(Last updated: 16 April 2006 )
Administrative information for the midterm quizzes
Administrative information for the final exam
Old exams with answers
Administrative information for the midterm quizzes. In order for you to get to the point where you can exercise the higher–order skills that are the point of the course, you must first have under your belt a significant amount of relatively technical but straightforward doctrinal material. Accordingly, as indicated in the registration materials and in the syllabus, there will be two in-class quizzes, which in combination are worth one-third of your final grade. These are scheduled for Wednesday, February 22 and Wednesday, April 12.
These quizzes will be open-book, in true/false format and machine-graded. (Laptop computers may not be used, however; any notes that you wish to use must be printed out in hard copy.) Its purpose is to test you and to give you feedback on your command of basic statutory provisions. Accordingly, I try to make the quiz questions straightforward; I do not ask about provisions that are ambiguous or that present close interpretative questions, and do not give credit for answers other than true or false. [To illustrate, here are some sample questions of the sort that might appear on a quiz.]
In my experience, the quizzes are very effective in helping students to learn the basic material and to prepare for class; students regularly score well and the variance of the scores is substantially lower than on essay exams (so that in practice, they wind up counting somewhat less than one-third of the final grade for most students).
In order to make a true/false exam as fair and accurate as possible, it is necessary to re–use questions in successive semesters. This allows me to remove or reword ambiguous questions, as well as to check statistically to see whether the questions are a good predictor of students' overall grasp of the material. This method requires, however, that the quizzes be administered on a security basis, in order to prevent unauthorized circulation of the questions before or afterwards. Similarly, it will not be possible to circulate a set of official answers. Instead, I will post the numerical scores by exam ticket number, along with statistical information about the distribution of scores. While I expect this information will be adequate feedback for most students, I will be happy to schedule an individual conference for anyone who wishes a more detailed assessment of their performance.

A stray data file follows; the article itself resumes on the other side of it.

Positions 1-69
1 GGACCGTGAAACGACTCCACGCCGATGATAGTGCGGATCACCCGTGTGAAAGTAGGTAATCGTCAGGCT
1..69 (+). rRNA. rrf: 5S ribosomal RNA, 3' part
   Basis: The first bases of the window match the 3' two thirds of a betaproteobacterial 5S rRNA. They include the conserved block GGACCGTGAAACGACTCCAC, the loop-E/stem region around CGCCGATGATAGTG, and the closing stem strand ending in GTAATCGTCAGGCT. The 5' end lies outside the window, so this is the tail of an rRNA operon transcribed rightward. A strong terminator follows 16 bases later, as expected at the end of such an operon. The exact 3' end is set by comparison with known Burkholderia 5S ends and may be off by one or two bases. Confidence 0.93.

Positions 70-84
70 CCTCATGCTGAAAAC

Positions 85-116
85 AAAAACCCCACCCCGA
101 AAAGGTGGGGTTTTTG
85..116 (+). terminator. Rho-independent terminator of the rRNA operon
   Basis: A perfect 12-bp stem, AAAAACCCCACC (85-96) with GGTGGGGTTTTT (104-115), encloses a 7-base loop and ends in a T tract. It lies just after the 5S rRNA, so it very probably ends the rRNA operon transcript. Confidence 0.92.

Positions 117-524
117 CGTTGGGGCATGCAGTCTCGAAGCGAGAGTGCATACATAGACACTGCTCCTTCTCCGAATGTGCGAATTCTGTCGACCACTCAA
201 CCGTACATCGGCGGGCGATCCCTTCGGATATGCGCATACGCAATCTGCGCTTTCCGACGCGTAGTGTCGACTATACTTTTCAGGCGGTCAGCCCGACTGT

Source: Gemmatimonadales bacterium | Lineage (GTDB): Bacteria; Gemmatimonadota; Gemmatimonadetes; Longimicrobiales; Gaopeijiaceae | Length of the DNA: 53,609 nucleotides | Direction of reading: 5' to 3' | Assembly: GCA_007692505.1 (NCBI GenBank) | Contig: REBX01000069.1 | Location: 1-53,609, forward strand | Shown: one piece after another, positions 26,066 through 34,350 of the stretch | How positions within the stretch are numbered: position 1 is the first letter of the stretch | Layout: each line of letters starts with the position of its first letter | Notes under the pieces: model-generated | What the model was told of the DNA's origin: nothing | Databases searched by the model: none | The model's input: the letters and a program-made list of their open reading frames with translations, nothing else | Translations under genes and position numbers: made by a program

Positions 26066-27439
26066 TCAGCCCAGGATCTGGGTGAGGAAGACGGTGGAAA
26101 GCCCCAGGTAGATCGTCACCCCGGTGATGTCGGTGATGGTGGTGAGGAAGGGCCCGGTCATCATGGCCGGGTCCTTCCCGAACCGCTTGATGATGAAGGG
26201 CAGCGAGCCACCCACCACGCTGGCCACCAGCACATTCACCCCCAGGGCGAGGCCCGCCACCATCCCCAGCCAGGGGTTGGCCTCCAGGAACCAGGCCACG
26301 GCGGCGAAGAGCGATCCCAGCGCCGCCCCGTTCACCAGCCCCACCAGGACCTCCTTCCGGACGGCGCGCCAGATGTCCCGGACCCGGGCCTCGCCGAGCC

Administrative information for the final exam. The final examination will be an proctored in-class exam, to be given on Monday, May 1, at 3 pm. For more details, see the official examination information published by Registration Services.
The exam will cover all the material in the course, including the statutory material covered on the quizzes. It will contain either two or three questions, more likely three. At least one question will be a conventional issue-spotter. You should also plan on being asked to interpret statutory text, as well as applying it. There may also be a question, or part of a question, that asks you to evaluate an actual or proposed rule of law in policy terms, or that asks you to advise parties planning a transaction.
Remember also that the midterm quizzes are worth one-third of your final grade, and that class participation (or lack thereof) also enters into grading on the margin.
Old exams with answers. Here are copies of previous years' exams for my Payments and Commercial Transactions classes, along with a feedback memo for each exam that sketches out my view of a good answer. Each of the Commercial Transactions exams included one question dealing with the law of payment systems; however, each of these courses also covered material on secured transactions. Obviously, you are not responsible for the secured transactions material except as it may relate to this class. Conversely, you are responsible for some material that we covered in this class but that were not covered on some of these past exams.